Noticing What Isn't Right Engaging in Conversation Meeting the Person Community Q&A For most of us, finding love on the internet can be a gift from heaven.

The picture — outdoor photo, big smile — was real, and recent.

And her pitch was straightforward: Looking for a life partner …

*Names have been changed to protect identities A short message sent on a Thursday evening in early December 2013, under the subject line: Match? She signed up for a six-month subscription to Match.com, the largest and one of the oldest dating services on the Web.

In the summer, when the trees leafed out, you couldn't even see the road or the neighbors. She'd grown up here, in a conservative pocket of Virginia. When it came to meeting new people, however, her choices were limited. The holidays were coming, and she didn't want to face them alone.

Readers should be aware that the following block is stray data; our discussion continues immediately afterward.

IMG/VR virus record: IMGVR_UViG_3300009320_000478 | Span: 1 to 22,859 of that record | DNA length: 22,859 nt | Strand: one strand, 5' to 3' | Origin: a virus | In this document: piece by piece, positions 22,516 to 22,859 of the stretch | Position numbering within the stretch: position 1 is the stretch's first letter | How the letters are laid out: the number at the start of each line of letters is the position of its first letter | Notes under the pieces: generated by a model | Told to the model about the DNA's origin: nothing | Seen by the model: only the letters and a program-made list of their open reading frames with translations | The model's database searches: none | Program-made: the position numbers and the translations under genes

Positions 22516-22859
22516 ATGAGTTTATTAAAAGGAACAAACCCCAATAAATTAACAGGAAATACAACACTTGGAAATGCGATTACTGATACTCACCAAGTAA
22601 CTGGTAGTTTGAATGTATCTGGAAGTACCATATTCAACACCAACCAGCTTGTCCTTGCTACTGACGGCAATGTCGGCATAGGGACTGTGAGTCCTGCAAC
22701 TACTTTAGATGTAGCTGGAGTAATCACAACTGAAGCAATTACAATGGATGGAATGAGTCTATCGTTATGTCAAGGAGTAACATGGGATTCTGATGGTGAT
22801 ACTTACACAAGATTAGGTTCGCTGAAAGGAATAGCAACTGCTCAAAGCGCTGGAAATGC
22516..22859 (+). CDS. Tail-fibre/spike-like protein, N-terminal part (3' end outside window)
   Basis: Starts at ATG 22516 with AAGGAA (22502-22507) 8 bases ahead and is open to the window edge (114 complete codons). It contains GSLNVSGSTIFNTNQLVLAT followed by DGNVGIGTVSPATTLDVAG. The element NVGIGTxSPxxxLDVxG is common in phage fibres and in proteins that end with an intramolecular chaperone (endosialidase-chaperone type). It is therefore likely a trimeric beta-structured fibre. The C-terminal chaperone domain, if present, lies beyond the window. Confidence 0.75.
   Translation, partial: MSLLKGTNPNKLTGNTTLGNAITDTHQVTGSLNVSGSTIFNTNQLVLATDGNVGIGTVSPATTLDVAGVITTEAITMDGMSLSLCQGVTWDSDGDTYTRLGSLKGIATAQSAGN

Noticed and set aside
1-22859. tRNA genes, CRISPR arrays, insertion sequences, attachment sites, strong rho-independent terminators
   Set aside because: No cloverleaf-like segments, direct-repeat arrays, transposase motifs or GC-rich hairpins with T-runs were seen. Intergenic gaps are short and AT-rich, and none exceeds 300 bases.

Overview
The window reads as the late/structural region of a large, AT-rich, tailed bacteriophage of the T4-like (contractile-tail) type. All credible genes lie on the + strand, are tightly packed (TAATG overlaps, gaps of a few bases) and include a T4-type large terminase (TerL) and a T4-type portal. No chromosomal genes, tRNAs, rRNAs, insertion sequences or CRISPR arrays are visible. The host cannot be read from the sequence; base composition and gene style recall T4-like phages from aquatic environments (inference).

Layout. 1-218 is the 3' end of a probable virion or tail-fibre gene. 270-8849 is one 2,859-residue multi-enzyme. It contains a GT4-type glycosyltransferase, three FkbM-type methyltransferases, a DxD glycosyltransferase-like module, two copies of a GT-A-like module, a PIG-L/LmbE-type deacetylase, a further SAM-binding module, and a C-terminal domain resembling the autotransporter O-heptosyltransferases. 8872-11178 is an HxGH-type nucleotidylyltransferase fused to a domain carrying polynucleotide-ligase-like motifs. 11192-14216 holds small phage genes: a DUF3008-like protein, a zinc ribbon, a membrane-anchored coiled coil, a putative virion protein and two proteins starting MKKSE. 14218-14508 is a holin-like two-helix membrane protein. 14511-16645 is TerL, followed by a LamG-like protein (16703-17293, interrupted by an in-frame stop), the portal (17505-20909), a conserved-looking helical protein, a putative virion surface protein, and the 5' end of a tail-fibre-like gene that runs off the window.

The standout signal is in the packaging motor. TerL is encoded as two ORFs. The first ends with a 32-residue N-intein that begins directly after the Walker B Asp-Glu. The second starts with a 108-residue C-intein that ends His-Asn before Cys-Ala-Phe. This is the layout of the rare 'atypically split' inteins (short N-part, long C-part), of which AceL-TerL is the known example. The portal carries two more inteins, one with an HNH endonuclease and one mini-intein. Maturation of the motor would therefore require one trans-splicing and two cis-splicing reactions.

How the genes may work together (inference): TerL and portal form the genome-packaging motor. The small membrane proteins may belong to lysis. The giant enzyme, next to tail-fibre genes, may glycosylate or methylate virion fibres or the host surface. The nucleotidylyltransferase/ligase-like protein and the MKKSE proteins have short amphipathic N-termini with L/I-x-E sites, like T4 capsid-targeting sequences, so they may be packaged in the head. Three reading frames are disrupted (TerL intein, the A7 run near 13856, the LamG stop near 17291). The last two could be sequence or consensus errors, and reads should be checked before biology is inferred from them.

But as Valentine’s Day gets closer, the FBI wants to warn you that criminals use these sites, too, looking to turn the lonely and vulnerable into fast money through a variety of scams..

These criminals—who also troll social media sites and chat rooms in search of romantic victims—usually claim to be Americans traveling or working abroad. While their most common targets are women over 40 who are divorced, widowed, and/or disabled, but every age group and demographic is at risk. You’re contacted online by someone who appears interested in you.

successful, spiritually minded, intelligent, good sense of humor, enjoys dancing and travelling. In those first weeks, she exchanged messages and a few calls with men, and even met some for coffee or lunch.

But nothing clicked—either they weren't her type or they weren't exactly who they said they were.

This seemed to be one of the problems with online dating.